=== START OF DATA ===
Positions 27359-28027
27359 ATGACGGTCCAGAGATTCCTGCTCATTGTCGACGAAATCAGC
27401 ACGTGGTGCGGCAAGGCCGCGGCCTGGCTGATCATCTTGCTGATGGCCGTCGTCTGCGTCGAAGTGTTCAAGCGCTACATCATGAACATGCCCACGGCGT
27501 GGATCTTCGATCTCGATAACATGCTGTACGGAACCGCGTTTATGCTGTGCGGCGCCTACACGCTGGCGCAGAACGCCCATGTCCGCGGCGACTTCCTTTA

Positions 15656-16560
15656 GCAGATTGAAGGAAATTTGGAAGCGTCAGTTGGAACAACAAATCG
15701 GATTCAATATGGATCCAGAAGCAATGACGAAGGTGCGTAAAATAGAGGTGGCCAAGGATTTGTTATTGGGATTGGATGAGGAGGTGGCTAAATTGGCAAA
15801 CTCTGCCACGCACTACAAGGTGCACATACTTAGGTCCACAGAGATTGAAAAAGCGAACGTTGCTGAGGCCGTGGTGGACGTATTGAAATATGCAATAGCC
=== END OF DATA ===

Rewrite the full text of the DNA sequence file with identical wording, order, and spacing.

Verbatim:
Positions 27359-28027
27359 ATGACGGTCCAGAGATTCCTGCTCATTGTCGACGAAATCAGC
27401 ACGTGGTGCGGCAAGGCCGCGGCCTGGCTGATCATCTTGCTGATGGCCGTCGTCTGCGTCGAAGTGTTCAAGCGCTACATCATGAACATGCCCACGGCGT
27501 GGATCTTCGATCTCGATAACATGCTGTACGGAACCGCGTTTATGCTGTGCGGCGCCTACACGCTGGCGCAGAACGCCCATGTCCGCGGCGACTTCCTTTA

Positions 15656-16560
15656 GCAGATTGAAGGAAATTTGGAAGCGTCAGTTGGAACAACAAATCG
15701 GATTCAATATGGATCCAGAAGCAATGACGAAGGTGCGTAAAATAGAGGTGGCCAAGGATTTGTTATTGGGATTGGATGAGGAGGTGGCTAAATTGGCAAA
15801 CTCTGCCACGCACTACAAGGTGCACATACTTAGGTCCACAGAGATTGAAAAAGCGAACGTTGCTGAGGCCGTGGTGGACGTATTGAAATATGCAATAGCC